Currently digging

Okay, it’s grab-bag day.

Have you found FB to be a cluttered mess? Me too! There is a browser extension you can download and install quickly and easily that will de-clutter it for you. Seriously, it took me about 30 seconds, and now I have no ads on the right-hand side of the page and a few other nifty things. I know that this is sort of a lame thing to be digging, but I consider it a quality-of-life improvement and thought you might, too.

Here’s a homespun cold remedy that I have found helpful in the last week: broth (chicken or vegetable will do), raw onions, garlic, and cayenne. Heat up the broth and drop the rest in after a little bit. Once the onions are just barely cooked, take it off the heat and eat it up. Onions and garlic are good for the immune system, and the cayenne will get your sinuses cleared out. Best to take it as soon as you feel any sort of symptoms coming on, like that teensy tickle in your throat that sometimes you try to ignore because you tell yourself, “I’m not getting sick! I’m not I’m not!” The rawer the onions are, the better they are for this purpose. Other than incredibly bad breath, an unfortunate possible side effect is slight indigestion and/or queasiness. It’s totally worth it, though. Also, keep having the broth until the cold is well gone. I stopped after 3 nights and I felt recovered, but then relapsed for a day. Maybe I should just have this every day, sick or no. Well, maybe not.

Sandy Bull was an amazing composer and multi-instrumentalist (guitar, banjo, oud, etc.). At 21 he released his first record on Vanguard in 1962. He played any and all styles, including classical, Indian raga, Middle Eastern, blues, jazz, bluegrass, improvised, and on and on. On a recent dollar-bin foray, I found (again) a copy of his debut record, my first copy of which I had stupidly let go in a post-college move. On it, he duets for 20 minutes with Billy Higgins, Ornette Coleman’s drummer. Below are the first 10 or so minutes of it. He also does a solo version of Carmina Burana on the banjo that you have to hear.

[youtube]http://www.youtube.com/watch?v=v3HuHV00DMI[/youtube]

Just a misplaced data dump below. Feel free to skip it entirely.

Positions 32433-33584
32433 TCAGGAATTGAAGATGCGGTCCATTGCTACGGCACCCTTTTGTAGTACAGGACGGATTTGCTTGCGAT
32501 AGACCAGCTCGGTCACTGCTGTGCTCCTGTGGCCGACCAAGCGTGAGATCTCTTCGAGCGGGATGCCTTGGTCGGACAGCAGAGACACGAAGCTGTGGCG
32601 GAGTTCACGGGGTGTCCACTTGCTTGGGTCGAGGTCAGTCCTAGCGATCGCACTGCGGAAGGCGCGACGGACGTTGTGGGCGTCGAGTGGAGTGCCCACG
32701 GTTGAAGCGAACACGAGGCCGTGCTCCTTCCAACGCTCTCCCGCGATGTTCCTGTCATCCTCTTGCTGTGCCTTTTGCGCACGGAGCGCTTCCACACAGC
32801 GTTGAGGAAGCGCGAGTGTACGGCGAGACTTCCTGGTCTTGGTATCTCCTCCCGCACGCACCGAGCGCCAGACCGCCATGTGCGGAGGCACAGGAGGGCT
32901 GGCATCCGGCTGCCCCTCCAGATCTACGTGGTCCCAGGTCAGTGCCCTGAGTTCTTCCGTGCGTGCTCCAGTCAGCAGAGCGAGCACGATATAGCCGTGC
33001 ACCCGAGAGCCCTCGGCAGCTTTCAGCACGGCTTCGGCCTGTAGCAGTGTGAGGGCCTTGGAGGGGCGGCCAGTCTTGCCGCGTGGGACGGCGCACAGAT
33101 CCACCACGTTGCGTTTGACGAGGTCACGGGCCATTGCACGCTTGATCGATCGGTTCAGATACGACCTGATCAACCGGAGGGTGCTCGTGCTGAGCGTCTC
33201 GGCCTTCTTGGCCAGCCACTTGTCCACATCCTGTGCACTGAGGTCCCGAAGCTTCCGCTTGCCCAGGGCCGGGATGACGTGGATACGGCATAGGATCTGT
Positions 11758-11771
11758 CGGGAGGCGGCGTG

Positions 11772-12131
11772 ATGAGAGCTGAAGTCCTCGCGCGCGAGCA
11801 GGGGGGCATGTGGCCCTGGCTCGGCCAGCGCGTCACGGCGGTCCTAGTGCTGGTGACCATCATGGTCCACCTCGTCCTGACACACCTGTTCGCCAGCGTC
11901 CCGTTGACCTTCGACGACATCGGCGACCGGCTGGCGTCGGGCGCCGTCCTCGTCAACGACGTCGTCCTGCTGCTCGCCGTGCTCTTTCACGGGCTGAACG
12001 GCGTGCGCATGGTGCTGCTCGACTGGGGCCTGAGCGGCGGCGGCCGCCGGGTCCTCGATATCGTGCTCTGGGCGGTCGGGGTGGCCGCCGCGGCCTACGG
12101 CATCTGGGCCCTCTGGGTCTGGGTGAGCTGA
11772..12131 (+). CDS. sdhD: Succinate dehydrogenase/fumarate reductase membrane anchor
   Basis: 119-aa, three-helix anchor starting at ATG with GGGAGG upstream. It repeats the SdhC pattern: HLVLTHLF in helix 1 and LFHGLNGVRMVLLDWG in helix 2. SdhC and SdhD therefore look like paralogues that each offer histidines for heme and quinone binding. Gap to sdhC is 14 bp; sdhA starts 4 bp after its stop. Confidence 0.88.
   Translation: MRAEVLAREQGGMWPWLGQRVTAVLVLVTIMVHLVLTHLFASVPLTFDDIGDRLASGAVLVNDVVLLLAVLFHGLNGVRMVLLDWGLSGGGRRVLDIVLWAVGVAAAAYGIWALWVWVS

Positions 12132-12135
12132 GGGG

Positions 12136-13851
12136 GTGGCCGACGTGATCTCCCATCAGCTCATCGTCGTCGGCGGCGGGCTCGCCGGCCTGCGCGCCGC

The story about the 18 high-school girls in Le Roy, NY who all got Tourette’s-like tics around the same time is fascinating. Many experts think it’s an outbreak of mass psychogenic conversion disorder (commonly known as mass hysteria), in which stress from emotional trauma is converted into uncontrollable bodily responses, but many of the townspeople think it’s poisoning from some kind of industrial waste in the groundwater. (The town is the former home of the main Jell-O factory and other manufacturing industries.)

The great unexamined here for me, however, is race. Nobody that I have seen mentions that all the girls are white and the town is 96% white (thanks, Wikipedia). The NYT delves a bit into economics (surprise! the economy is bad there) and family background (most of the girls come from broken families and some have been physically abused). However, if this happened in a town where 96% of the people were of some other race/ethnicity, you can bet your breakfast that everyone would be exploring that angle. Not that I know what an ethnic-studies-influenced reading of the story would look like, but . . .

Perhaps I just got this notion from the photo on the cover of the NYT magazine of two of the girls in one’s bedroom. There’s an “I Black People” sticker on the wall. Not that that’s a negative sentiment or anything, but I’m not too sure that African-Americans think so fondly about being right up there on white people’s walls and cars alongside “I My English Setter” stickers, if you catch my drift. I’m sure she’s a well-meaning sweet kid, and she’s also got a framed Obama poster in her bedroom, but all the same that’s weird, right? Maybe race has no bearing on these events at all. Maybe “white” is the neutral ethnicity here in America, and so mentioning it is beside the point. Maybe I just wanted to point out how weird it is that there are “I Black People” stickers in the world.

Aaaanyway, J-Man wants to get into the “Currently Digging” action, too, so I’ll hand it over to her here.